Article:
Kathleen Quillian
Since 2004
Works in San Francisco, California United States of America

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Liliane Lijn and Semiconductor receive fellowships at Space Sciences Lab, UC Berkeley

For immediate release
4 March, 2005
Contact: alex.holdaway@artscouncil.org.uk

Artists Fellowship Programme Art and Space Science at UC Berkeley

Arts Council England, The Space Sciences Laboratory at UC Berkeley,
California, and Leonardo Network are pleased to announce that two
fellowships at the Space Sciences Laboratory in California have been awarded
to the artists Liliane Lijn and Semiconductor.

The artists will each be spending a minimum of three months at The Space
Sciences Laboratory at UC Berkeley in California during the next year.
Working alongside scientists and educators, the fellows will have the
opportunity to build their professional careers through sustained periods of
research and experimentation at the forefront of space science.

For the full text of the press release see

For further information contact Alex Holdaway on 020 7973 6459 or

# # #


2005 Leonardo Global Crossings Award

For immediate release
1 March, 2005
contact: isast@leonardo.info

The 2005 Leonardo Global Crossings Award

Leonardo/ISAST is pleased to announce that the First Leonardo Global
Crossings Prize has been awarded to Abdel Ghany Kenawy and Amal Kenawy, of
Cairo, Egypt, a brother-sister team who have been collaborating on
large-scale installations since 1997. These works, whether tower-like
structures containing glass balls rising up towards the ceiling or tunnels
leading to a block of frozen ice in a room surrounded by chiffon,
demonstrate that there is no "natural" barrier between the worlds of art and

The Kewanys' unique collaboration is built partially upon Abdel Ghany's
background in the physical sciences and Amal's background in filmmaking, yet
their individual efforts cannot be so neatly defined as singularly
"scientific" or "artistic." Committed to their creative processes, they work
very closely together on every aspect of their projects from
conceptualization and structural design to production and execution in their
workshop. Characteristic of all their projects is the power of texture and
image, and sensorial play with surfaces between spaces (loosening up the
inside/outside polarity)--whether it is a "textured" video, the texture of
light projected on a triple screen of chiffon, the texture of human hair
bows on a pair of wax legs in a display case, or the textures (acoustic and
visual) of a beating heart on which a pair of lace gloved hands is sewing a
white rose applique. For examples of their work see

The three runners-up for the 2005 Leonardo Global Crossings Award are Regina
Celia Pinto (Brazil---web-based and CD-ROM art), Kim Machan
(Australia---curator, arts producer and consultant) and Shilpa Gupta
(India---Internet, video and installation works).

Other nominees for the 2005 award included: Andres Burbano (Colombia),
Kibook (collaborative team of Visieu Lac [Vietnamese-Australian], Mark Wu
[British-born Chinese] and Stefan Woelwer [Germany]), Nalini Malani (India)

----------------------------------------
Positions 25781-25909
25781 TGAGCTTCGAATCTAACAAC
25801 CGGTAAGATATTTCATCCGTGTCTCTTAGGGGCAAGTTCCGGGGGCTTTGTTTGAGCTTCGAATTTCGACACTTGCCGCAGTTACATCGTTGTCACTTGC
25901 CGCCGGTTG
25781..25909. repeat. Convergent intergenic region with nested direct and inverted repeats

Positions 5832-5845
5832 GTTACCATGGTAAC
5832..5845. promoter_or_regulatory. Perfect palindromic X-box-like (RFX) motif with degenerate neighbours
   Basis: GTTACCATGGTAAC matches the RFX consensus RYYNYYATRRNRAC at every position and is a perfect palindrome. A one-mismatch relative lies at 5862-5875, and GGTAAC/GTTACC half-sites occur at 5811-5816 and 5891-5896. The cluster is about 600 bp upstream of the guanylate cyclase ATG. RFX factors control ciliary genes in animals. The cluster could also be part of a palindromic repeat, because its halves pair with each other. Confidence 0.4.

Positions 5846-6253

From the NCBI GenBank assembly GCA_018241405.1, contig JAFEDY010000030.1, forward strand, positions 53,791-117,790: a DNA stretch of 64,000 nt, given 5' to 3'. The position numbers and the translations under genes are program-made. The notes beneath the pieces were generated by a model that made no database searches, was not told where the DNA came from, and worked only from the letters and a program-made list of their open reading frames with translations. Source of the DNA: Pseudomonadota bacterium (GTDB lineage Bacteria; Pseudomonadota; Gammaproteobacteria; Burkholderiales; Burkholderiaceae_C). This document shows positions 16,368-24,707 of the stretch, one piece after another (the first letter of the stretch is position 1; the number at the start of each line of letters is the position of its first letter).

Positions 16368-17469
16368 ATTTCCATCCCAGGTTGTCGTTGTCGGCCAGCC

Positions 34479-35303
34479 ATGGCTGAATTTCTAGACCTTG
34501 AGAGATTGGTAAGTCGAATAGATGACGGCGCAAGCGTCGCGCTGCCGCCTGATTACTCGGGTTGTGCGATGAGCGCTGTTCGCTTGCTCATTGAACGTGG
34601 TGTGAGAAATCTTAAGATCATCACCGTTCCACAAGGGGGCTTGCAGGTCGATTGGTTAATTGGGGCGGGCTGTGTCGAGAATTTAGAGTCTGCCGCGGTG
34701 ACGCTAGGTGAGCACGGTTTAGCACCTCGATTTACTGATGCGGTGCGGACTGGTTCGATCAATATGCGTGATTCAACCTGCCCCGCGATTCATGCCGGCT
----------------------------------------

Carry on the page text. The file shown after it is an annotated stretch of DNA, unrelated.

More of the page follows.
and Hellen Sky (Australia).

The 2005 Leonardo Global Crossings Award, funded in part by the Rockefeller
Foundation, was juried by an international panel of experts co-chaired by
Nisar Keshvani (Singapore) and Rejane Spitz (Brazil). The award recognizes
the contribution of artists and scholars from culturally diverse communities
worldwide within the emerging art-science-technology field. The award is
part of the Leonardo Global Crossings Special Project, supported by the Ford
Foundation and the Rockefeller Foundation. For additional information about
the Leonardo Global Crossings Award, please visit

Leonardo/ISAST serves the international arts community by promoting and
documenting work at the intersection of the arts, sciences, and technology,
and by encouraging and stimulating collaboration between artists,
scientists, and technologists.
Our activities include publication of the art, science and technology
journal Leonardo; the Leonardo Music Journal; the Leonardo Book Series; the
Leonardo Electronic Almanac; and Leonardo On-Line (all published by The MIT
Press). More information about Leonardo/ISAST http://leonardo.info



2004 Leonardo Award for Excellence Given to Steve Mann

Press release
Contact: isast@leonardo.info for more information

2004 Leonardo Award for Excellence Given to Steve Mann
Honorable Mention Awarded to David First

Steve Mann has been named the recipient of the 2004 Leonardo Award for
Excellence for his article "Existential Technology," published in Leonardo
36:1. This annual award recognizes excellence in articles published in
Leonardo, Leonardo Music Journal (LMJ) and Leonardo Electronic Almanac
(LEA). Excellence is defined as originality, rigor of thought, clarity of
expression and effective presentation. Receiving Honorable Mention is David
First, for his article "The Music of the Sphere: An Investigation into
Asymptotic Harmonics, Brainwave Entrainment, and the Earth as a Giant Bell"
(Leonardo Music Journal, Vol. 13). The winning article and all of the
articles nominated for the award are available at:

In Mann's winning article, the author presents "Existential Technology" as a
new category of in(ter)ventions and as a new theoretical framework for
understanding privacy and identity. His thesis is twofold: (1) The
unprotected individual has lost ground to invasive surveillance technologies
and complex global organizations that undermine the humanistic property of